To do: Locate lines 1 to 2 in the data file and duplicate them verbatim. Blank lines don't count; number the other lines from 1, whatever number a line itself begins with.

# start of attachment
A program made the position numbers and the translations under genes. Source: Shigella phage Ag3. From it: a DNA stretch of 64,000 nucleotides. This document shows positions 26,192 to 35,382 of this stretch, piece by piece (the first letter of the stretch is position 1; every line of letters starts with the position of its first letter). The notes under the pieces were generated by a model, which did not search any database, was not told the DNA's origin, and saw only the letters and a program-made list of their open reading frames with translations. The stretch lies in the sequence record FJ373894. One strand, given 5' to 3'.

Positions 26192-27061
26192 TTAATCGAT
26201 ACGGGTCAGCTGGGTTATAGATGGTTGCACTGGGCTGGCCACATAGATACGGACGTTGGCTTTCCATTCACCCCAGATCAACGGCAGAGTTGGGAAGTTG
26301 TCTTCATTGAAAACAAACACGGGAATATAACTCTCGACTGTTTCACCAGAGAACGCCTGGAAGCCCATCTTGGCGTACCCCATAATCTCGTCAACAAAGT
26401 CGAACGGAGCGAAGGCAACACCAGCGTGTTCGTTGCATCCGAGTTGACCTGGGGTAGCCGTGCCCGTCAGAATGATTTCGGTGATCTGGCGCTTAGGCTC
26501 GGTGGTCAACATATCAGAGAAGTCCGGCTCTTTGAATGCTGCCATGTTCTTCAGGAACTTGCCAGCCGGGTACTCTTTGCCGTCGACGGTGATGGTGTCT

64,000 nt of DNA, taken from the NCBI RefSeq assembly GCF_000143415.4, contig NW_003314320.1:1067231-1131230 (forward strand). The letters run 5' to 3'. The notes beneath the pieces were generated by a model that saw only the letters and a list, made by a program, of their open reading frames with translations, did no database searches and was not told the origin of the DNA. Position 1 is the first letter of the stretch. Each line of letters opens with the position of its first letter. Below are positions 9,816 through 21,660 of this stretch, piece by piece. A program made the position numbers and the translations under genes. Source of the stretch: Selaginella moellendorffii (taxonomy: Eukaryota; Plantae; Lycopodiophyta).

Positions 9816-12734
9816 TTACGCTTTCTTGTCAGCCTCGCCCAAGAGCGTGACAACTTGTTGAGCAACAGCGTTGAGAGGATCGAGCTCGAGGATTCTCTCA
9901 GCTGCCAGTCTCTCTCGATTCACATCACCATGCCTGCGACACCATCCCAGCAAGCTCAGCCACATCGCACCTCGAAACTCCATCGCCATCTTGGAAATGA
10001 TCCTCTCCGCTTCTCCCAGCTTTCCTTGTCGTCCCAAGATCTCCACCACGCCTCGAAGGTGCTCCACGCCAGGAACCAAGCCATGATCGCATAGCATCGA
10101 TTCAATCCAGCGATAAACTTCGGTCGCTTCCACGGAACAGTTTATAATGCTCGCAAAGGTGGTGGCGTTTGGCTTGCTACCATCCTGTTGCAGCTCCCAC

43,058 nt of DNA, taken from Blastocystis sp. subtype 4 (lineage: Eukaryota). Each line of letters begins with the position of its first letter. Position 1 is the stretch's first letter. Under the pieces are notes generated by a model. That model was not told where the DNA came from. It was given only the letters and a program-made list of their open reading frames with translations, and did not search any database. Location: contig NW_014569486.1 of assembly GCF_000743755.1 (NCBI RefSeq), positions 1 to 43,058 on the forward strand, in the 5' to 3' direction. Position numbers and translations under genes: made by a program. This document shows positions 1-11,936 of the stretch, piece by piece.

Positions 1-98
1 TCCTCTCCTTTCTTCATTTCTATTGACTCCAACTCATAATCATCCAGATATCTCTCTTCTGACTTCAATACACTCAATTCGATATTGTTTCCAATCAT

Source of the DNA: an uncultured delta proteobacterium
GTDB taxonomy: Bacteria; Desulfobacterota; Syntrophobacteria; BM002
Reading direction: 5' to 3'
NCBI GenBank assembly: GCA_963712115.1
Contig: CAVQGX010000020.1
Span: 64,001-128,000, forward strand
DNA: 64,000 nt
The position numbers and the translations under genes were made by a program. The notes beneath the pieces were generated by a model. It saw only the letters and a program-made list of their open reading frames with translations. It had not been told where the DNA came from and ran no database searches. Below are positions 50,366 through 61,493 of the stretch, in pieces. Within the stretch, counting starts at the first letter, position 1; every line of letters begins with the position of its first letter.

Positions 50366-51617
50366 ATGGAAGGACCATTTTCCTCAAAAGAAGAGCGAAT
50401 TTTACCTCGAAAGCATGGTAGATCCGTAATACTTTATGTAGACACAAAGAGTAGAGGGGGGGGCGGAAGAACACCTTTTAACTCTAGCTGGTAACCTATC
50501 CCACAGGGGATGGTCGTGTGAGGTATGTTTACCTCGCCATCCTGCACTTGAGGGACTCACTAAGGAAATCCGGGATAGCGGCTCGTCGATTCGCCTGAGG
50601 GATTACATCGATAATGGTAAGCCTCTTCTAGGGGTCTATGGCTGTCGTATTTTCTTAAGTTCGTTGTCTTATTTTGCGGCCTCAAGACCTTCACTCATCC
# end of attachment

A program made the position numbers and the translations under genes. Source: Shigella phage Ag3. From it: a DNA stretch of 64,000 nucleotides. This document shows positions 26,192 to 35,382 of this stretch, piece by piece (the first letter of the stretch is position 1; every line of letters starts with the position of its first letter). The notes under the pieces were generated by a model, which did not search any database, was not told the DNA's origin, and saw only the letters and a program-made list of their open reading frames with translations. The stretch lies in the sequence record FJ373894. One strand, given 5' to 3'.

Positions 26192-27061